When U.S. soldiers reached this stretch of Iraq’s border with Syria, some expected to face off against foreign fighters they thought would be crossing into the country in trucks packed with weapons.
Instead, they found caravans of mules crossing the border without their human masters, the clever tactic of smugglers in Syria who load contraband on dozens of mules or donkeys and set them free to amble down familiar paths.
“They can just smack the mules on the rear and they’ll meet them at a rallying point” across the border, said 1st Lt. Scott Weaver, of Susanville, Calif., an intelligence officer with the 1st Squadron of the 3rd Armored Cavalry Regiment, which patrols this area.
Though smugglers here mostly traffic in gasoline and cigarettes — sometimes up to $200,000 worth of cargo in one trip — military officials say the trade helps fund the insurgency that has gripped cities to the east such as Tal Afar and Mosul.
Sometimes mules are laden with so much contraband they cannot stand back up after they lay down to rest.
U.S. and Iraqi officials frequently call on Syria to close their side of the border. But the smuggling problem also has roots on the Iraqi side. Some Iraqis in the area consider their ties to the government second to those with their fellow tribesmen, who live on stretches of land that cover both countries.
“It’s not a geographic boundary. It is a political boundary where the British and French divvied things up” after World War I, said Capt. James Pavlich, an intelligence officer from Pinetop, Arizona.
In one Sunni Arab Iraqi border town, the local sheik also oversees villages in Syria, often crossing the border to visit family, U.S. soldiers said.
“(Insurgent) forces within their towns are still their people. There is tremendous cultural hesitation to provide information to an outside force,” said Capt. Dan Ruecking of Elmhurst, Ill., a battery commander in the 1st Squadron.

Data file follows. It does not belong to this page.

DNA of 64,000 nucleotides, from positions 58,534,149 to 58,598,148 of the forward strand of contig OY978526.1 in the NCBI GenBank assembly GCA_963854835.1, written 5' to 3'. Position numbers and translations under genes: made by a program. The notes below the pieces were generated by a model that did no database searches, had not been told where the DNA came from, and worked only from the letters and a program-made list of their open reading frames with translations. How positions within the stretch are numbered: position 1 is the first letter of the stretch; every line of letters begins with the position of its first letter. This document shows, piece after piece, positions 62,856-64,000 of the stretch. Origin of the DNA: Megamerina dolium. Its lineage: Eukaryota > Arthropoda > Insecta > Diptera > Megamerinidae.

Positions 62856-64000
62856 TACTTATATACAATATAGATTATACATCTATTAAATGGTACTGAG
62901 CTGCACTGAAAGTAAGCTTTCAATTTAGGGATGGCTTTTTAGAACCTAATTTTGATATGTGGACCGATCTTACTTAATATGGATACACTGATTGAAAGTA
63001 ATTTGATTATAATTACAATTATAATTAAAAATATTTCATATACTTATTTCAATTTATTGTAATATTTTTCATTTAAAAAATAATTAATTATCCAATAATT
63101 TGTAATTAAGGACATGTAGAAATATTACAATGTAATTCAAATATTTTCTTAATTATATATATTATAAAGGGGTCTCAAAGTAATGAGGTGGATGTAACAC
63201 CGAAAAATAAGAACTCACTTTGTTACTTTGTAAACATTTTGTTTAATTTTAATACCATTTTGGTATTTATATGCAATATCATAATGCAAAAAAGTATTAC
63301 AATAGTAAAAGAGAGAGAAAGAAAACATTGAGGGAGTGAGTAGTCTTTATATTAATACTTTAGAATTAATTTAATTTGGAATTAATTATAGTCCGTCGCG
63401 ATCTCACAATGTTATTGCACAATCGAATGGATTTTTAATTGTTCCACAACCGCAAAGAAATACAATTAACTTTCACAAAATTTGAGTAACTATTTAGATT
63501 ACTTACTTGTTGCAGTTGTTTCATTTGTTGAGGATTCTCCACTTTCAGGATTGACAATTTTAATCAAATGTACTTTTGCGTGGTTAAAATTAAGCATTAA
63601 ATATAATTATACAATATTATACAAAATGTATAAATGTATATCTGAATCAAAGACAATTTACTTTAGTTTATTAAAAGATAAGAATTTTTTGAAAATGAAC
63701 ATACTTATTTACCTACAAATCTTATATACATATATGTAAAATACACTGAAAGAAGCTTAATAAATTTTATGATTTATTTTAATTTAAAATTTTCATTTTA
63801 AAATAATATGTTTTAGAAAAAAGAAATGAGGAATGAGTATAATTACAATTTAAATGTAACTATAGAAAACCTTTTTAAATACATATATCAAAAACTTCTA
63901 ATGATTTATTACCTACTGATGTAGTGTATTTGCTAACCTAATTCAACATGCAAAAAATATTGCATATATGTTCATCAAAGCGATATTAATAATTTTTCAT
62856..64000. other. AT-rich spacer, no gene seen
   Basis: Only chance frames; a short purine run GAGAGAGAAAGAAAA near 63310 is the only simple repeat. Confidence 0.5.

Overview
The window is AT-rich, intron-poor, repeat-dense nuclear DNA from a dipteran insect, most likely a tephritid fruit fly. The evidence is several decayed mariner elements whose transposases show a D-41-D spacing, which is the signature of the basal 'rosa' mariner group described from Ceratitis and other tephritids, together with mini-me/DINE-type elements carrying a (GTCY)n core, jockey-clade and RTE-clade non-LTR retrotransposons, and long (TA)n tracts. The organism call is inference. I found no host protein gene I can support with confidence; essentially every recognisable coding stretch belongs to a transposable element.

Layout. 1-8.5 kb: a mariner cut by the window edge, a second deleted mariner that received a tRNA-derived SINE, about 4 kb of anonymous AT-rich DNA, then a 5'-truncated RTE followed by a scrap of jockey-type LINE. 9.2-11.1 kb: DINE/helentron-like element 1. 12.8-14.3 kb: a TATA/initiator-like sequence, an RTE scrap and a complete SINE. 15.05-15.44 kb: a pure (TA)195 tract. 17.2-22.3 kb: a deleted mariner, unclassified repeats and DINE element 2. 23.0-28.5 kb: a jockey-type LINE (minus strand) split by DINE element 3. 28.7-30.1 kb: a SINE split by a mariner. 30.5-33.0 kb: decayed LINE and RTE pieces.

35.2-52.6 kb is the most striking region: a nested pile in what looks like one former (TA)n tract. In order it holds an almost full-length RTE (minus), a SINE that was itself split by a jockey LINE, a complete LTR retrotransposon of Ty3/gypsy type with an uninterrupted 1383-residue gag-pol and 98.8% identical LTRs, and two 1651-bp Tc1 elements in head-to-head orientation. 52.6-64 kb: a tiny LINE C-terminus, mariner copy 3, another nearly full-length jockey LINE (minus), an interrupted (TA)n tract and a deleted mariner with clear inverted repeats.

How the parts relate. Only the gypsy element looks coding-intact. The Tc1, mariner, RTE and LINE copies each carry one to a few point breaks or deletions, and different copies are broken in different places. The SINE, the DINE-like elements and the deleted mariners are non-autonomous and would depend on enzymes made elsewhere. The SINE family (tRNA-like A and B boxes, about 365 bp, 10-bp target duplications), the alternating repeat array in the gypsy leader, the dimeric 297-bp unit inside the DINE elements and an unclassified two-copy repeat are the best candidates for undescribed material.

So U.S. troops have been digging dozens of wells in the area to build goodwill among villagers.
The U.S. military has focused on stopping human trafficking of insurgents willing to launch suicide attacks inside Iraq. So far, 15 of those arrested crossing the border in this area since May have confessed to trying to join the insurgency, said officials who estimate insurgents pay only $150 to $200 to local handlers for help with passage.
According to Iraqi border guards, other illegal crossing tactics include bribing Syrian guards to fire their weapons or stage fake arrests to attract the attention of Iraqi guards while smugglers quickly sneak across. On one night, a burst of gunfire was seen in the sky coming from the Syrian side of the border.
“The same Baath Party is also in Syria, so they’re helping the bad guys inside Iraq,” said Garby Nasser, an Iraqi border guard, referring to the party that ruled Iraq for decades under Saddam Hussein and that still rules Syria.
Though much of the area along Iraq’s border with Syria is desert flatlands, parts have gullies and even a ridge of mountains that help conceal border crossers from U.S. armored vehicles and helicopters that peer out at night with high-powered observation equipment.
Even with the added troops and equipment, the task of closing the border is difficult, especially when locals know the terrain. On one recent patrol, a U.S. helicopter spotted about 30 mules and five men near the border, but they quickly melted into villages before U.S. ground forces could arrest the men or seize the cargo.
Slow but steady progress
Iraqi border outposts still struggle with basic equipment, though the U.S. military says more supplies are on the way. At one outpost, Iraqi guards complained of a shortage of food and said they had to pool their personal money together to buy gasoline for their vehicles.
Tensions between Kurdish and Arab guards are also evident, U.S. soldiers said, underscoring the social strains in this ethnically diverse area.
Even the legal border crossing point to the north in the city of Rabiah is a concern for U.S. commanders. Several Iraqi guards were recently fired for corruption.
U.S. forces have recently been added to the crossing to check the work of border guards and watch out for fake passports.
“We are watching every station,” said Lt. Col. Greg Reilly, adding that Iraqi guards “are starting to actually do their job.”
The U.S. military recently sent teams of U.S. soldiers to live at border forts and train some of the hundreds of border guards stationed in the border outposts, which are interspersed about every 2.5 miles. Soldiers say progress is steady but training is slow because many of the guards have no prior military experience.
“On top of money issues, they also have morale and motivation problems,” said 2nd Lt. Matt McKee, of Vienna, Va., who trained Iraqi guards for one month.